2. The method set forth in claim 1 including the step of providing a circumferential groove in the periphery of said tube at successive longitudinally spaced points prior to cutting said gaskets and after said tube has had the surface thereof accurately formed.

3. The method of making square cut gaskets having close tolerances from a tube of soft rubber having a hardness of less than 80 durometer on the A scale which comprises mounting said tube over a mandrel, rotating said tube about its axis, moving a diamond cutting tool into contact with the periphery of said tube and thereafter causing relative motion between said tube and said tool in a direction axially of said tube, to thereby accurately dimension the surface of said tube, said tip having a side rake angle ranging from 4 to 15 degrees, a back rake angle of 4 to 15 degrees, a front relief angle of 6 to degrees and a cutting angle of 85 degrees, and thereafter severing said tube into a plurality of gaskets by rotating said tube about its axis and successively moving a cutting tool radially inwardly of said tube in a straight line by the use of controlled hydraulic pressure while the tube is being rotated to successively sever said tube.

4. In the method of making gasgets having close tolerances from a tube of soft rubber having a hardness of less than 80 durometer on the A scale the steps which comprise mounting said tube over a mandrel, rotating the mandrel about its axis at a peripheral speed of at least 1000 feet per minute, moving a diamond cutting tool into contact with the periphery of said tube and causing relative movement between said tube and said tool in a direction parallel to the axis of said mandrel while said mandrel is rotating, said tipphaving a side rake angle ranging from 4 to l5 degrees, a back rake angle of 4 to 15 degrees, a front relief angle of 6 to 15 degrees and a cutting angle of 85 degrees. 4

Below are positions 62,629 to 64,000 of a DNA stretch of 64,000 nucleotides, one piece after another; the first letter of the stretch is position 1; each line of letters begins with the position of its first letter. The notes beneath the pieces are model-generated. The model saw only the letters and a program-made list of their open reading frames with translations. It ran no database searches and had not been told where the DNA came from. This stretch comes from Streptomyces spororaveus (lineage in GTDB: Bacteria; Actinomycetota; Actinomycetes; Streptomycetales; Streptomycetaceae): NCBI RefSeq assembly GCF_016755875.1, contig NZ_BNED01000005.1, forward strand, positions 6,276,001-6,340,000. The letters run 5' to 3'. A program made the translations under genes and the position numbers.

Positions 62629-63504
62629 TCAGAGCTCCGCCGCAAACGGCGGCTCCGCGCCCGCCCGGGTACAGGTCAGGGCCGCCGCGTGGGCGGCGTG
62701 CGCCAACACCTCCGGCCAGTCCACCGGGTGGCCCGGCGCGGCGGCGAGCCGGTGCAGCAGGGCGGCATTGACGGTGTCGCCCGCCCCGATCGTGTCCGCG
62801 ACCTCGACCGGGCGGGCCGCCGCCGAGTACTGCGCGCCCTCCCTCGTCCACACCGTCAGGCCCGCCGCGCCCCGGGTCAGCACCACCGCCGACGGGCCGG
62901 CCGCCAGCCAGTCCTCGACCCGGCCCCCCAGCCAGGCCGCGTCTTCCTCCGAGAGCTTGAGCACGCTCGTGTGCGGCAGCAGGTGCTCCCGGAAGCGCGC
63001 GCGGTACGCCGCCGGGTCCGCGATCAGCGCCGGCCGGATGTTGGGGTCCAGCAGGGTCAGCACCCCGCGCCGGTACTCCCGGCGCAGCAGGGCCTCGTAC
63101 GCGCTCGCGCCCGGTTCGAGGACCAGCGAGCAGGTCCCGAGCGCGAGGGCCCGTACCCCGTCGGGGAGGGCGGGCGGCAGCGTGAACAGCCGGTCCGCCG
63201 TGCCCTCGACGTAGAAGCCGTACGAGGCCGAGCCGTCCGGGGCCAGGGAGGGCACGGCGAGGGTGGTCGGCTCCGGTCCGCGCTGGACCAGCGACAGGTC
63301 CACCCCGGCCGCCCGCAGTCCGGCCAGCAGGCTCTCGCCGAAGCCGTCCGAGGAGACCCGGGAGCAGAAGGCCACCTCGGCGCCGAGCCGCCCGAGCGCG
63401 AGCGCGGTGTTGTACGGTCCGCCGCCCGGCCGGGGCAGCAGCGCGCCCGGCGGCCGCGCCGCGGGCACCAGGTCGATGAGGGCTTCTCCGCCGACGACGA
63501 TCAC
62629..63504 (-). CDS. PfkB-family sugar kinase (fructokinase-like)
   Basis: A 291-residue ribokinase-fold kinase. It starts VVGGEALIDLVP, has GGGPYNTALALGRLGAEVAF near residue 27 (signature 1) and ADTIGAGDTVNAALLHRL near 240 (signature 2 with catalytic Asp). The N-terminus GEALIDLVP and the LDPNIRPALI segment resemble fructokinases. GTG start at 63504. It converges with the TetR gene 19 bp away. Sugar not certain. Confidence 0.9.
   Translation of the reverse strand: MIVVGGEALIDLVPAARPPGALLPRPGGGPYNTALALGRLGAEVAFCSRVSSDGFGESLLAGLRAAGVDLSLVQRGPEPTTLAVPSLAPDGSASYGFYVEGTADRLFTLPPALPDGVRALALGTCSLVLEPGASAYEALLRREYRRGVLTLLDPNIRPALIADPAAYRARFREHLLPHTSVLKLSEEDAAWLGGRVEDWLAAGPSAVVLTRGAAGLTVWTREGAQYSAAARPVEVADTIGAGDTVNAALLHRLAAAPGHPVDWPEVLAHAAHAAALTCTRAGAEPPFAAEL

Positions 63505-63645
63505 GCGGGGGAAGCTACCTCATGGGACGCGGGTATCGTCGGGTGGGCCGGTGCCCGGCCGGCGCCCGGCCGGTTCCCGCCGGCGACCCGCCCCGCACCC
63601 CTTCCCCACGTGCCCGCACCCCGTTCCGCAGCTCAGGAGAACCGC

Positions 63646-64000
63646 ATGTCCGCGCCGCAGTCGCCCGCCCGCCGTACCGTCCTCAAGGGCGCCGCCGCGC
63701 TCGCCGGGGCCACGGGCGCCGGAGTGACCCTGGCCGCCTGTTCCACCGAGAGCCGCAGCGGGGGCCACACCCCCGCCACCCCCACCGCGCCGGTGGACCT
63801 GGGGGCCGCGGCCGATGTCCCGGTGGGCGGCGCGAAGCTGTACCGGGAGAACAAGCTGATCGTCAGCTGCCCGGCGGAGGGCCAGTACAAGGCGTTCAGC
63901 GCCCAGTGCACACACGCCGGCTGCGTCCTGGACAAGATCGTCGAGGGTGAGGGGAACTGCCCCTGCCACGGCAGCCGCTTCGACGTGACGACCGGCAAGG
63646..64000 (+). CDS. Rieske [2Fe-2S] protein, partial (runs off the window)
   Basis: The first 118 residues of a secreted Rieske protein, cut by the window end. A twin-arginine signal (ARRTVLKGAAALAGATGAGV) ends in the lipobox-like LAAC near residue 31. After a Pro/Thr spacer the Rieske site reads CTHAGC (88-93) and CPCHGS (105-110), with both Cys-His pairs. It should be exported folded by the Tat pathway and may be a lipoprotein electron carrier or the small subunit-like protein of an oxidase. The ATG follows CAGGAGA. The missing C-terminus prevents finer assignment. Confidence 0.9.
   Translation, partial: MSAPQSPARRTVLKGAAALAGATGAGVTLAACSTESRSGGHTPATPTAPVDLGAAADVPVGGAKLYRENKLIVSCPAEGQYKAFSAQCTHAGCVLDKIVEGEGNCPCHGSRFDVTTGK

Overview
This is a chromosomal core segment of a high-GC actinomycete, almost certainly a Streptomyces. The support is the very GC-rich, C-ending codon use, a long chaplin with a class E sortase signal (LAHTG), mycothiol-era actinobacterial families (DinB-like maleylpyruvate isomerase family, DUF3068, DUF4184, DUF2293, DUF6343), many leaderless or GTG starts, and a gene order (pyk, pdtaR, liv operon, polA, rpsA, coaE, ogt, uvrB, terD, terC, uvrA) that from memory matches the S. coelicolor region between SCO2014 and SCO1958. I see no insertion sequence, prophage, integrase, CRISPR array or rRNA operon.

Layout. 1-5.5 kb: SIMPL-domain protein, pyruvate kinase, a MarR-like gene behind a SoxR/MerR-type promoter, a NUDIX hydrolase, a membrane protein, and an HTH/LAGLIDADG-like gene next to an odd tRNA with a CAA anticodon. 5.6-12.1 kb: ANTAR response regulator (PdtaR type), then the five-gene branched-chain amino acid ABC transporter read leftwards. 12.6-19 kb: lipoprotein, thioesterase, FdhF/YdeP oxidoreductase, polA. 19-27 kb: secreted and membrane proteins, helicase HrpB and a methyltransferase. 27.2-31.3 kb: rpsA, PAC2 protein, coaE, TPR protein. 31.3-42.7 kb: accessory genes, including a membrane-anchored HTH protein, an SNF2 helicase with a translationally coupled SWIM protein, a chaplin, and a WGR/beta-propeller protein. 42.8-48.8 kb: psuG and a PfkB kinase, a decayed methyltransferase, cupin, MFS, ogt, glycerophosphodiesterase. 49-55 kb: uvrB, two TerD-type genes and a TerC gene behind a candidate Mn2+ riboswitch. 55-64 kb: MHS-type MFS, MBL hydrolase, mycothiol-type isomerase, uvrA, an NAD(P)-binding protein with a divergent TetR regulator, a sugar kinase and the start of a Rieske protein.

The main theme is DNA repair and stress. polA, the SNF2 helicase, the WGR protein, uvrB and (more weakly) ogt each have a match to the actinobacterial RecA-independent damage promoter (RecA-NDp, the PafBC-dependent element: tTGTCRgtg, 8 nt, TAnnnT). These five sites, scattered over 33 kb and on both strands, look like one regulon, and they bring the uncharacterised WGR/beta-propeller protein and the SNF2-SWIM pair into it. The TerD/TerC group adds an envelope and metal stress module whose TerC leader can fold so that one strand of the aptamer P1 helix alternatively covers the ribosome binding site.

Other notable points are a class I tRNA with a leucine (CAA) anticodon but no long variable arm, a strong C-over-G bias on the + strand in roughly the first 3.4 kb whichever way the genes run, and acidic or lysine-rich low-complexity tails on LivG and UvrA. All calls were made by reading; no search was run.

`S. The method of making square cut gaskets having close tolerances from a tube of soft rubber having a hardness of less than durometer on the A scale which comprises mounting said tube over a mandrel, rotating said tube about its axis, moving a cutting tool made of a material which has a high resistance to abrasion, a low coetiicient of friction and is a good conductor of heat into contact with the periphery of said tube and thereafter causing relative motion between said tube and said tool in a direction axially of said tube, to thereby accurately dimension the surface of said tube, and thereafter severing said tube into plurality of gaskets by rotating said tube about its axis and successively moving a cutting tool radially inwardly of said tube in a straight line by the use of controlled hydraulic pressure while the tube is being rotated to successively sever said tube.